• Yellow zone (50-80%) - Necessitates increased awareness and treatment; slight cough, wheeze, chest tightness, shortness of breath, mild chest congestion from cold or allergies; cannot perform all normal activities; waking up at night with cough

    • Red zone (< 50%) - Poor control, requires immediate intervention; persistent cough or wheeze, very short of breath; cannot do usual activities; waking up more than once a night with cough or wheeze, fast breathing, symptoms not getting better after 2 days in yellow zone

  • Spacer devices should be used in all children with asthma. They improve the deposition of drug into the lower airway, hence improving efficacy of medication.

  • Long-acting bronchodilators do not replace the need for routine preventers. Their slow onset means the short-acting dilators may still be required. However, long-acting bronchodilators combined with inhaled corticosteroids may provide better asthma control and compliance, hence decreasing the number of acute attacks.

  • SMART: Symbicort Maintenance and Relief Therapy, approved for use with a Turbuhaler device, can be used for maintenance and acute symptoms. With SMART, the need for rescue oral corticosteroids appears to be decreased. The combination budesonide/formoterol comes in a pressurized MDI in the United States but has not been approved for SMART (Turbuhaler device is not available in the United States).[37]

  • Little evidence is available to support or refute the use of alternative medicine such as acupuncture, osteopathic, chiropractic, physiotherapy, or respiratory therapeutic maneuvers.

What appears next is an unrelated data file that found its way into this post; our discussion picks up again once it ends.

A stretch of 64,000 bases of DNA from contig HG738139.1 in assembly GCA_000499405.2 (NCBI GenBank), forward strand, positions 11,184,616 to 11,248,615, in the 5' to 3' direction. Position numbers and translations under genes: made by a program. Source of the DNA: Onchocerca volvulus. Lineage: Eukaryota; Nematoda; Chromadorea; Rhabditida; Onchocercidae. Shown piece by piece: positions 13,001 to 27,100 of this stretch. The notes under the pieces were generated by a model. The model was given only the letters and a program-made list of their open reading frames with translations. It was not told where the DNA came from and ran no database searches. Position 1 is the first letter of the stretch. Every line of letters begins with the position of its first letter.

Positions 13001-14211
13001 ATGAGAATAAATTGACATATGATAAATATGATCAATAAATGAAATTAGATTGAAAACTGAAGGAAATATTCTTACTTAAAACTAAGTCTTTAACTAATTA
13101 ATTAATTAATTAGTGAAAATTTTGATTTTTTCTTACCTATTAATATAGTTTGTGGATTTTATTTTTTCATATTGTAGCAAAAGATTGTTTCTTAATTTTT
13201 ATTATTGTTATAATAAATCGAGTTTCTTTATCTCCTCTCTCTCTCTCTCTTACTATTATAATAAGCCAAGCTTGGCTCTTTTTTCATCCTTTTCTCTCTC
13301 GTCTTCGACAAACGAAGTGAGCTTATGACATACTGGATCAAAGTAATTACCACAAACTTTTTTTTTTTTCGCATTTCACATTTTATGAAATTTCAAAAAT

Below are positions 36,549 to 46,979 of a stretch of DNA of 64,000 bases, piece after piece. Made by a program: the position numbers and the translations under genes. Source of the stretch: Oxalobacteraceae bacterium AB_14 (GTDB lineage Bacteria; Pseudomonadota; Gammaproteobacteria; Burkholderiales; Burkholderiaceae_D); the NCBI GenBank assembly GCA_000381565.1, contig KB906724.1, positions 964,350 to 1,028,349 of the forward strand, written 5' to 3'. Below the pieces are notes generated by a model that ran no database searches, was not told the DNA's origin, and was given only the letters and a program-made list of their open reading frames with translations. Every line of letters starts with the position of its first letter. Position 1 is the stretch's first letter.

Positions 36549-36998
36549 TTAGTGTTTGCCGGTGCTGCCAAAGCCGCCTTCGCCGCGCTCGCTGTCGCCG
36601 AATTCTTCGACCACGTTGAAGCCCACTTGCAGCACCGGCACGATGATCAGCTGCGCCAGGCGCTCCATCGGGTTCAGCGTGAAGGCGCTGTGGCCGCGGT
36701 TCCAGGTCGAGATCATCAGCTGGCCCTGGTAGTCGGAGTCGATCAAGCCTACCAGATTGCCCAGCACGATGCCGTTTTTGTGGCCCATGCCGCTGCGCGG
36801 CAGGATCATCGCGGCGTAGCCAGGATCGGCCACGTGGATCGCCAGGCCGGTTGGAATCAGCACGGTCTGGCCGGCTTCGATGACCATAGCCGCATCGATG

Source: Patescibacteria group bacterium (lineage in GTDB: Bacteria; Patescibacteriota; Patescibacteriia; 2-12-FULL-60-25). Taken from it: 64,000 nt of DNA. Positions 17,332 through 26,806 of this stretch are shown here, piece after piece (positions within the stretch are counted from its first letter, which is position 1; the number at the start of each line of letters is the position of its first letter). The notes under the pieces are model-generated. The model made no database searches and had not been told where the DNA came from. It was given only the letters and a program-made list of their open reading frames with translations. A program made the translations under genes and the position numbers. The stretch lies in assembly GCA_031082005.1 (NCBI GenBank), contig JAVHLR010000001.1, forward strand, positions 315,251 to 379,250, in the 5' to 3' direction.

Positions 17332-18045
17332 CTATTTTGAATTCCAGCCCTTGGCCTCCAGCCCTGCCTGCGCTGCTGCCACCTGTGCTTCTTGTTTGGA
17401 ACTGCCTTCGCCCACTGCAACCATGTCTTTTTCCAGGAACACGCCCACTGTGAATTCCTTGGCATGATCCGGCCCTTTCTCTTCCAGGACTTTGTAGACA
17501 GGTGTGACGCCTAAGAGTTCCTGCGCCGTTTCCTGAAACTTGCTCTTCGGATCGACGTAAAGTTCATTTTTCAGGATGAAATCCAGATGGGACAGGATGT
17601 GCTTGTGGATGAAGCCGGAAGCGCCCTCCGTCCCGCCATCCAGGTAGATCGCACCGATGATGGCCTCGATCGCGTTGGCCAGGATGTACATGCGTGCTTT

• There is no evidence that air ionizers improve asthma symptoms.[38]

  • A daily low-dose regimen of budesonide has not been shown to be superior to other treatments.[39]

Further Inpatient Care

Consider admission if the initial peak expiratory flow rate (PEFR) is less than 20-25% of predicted and posttreatment is less than 70% of predicted or if no improvement occurs after 4 hours.

If a child fails to improve within the first 2-3 hours of ED management, admission to an ED observation area, inpatient unit, or pediatric critical care unit is warranted.

If the patient is able to ambulate and tolerate fluids in the ED without distress, discharge may be considered.

Arrange for follow-up with the primary care provider within 24 hours.

The Children’s Asthma Care (CAC) measure set assesses whether pediatric patients admitted to hospitals with asthma exacerbation receive relievers (CAC-1) and systemic corticosteroids (CAC-2) during admission and whether they are discharged with a complete home management plan of care (CAC-3). A cross-sectional study using data for 30 US children’s hospitals found that CAC-1 and CAC-2 hospital compliance was high and that CAC-3 hospital compliance was moderate.[40] There was no significant association between CAC-3 hospital compliance and subsequent ED visits and asthma-related readmissions, suggesting that the CAC-3 measure needs further refinement to ensure evidence-based home management plans are being developed and conveyed to families in an effective manner.


Parents of asthmatic children should have at least 2 sets of inhalers (eg, one for school and one for home).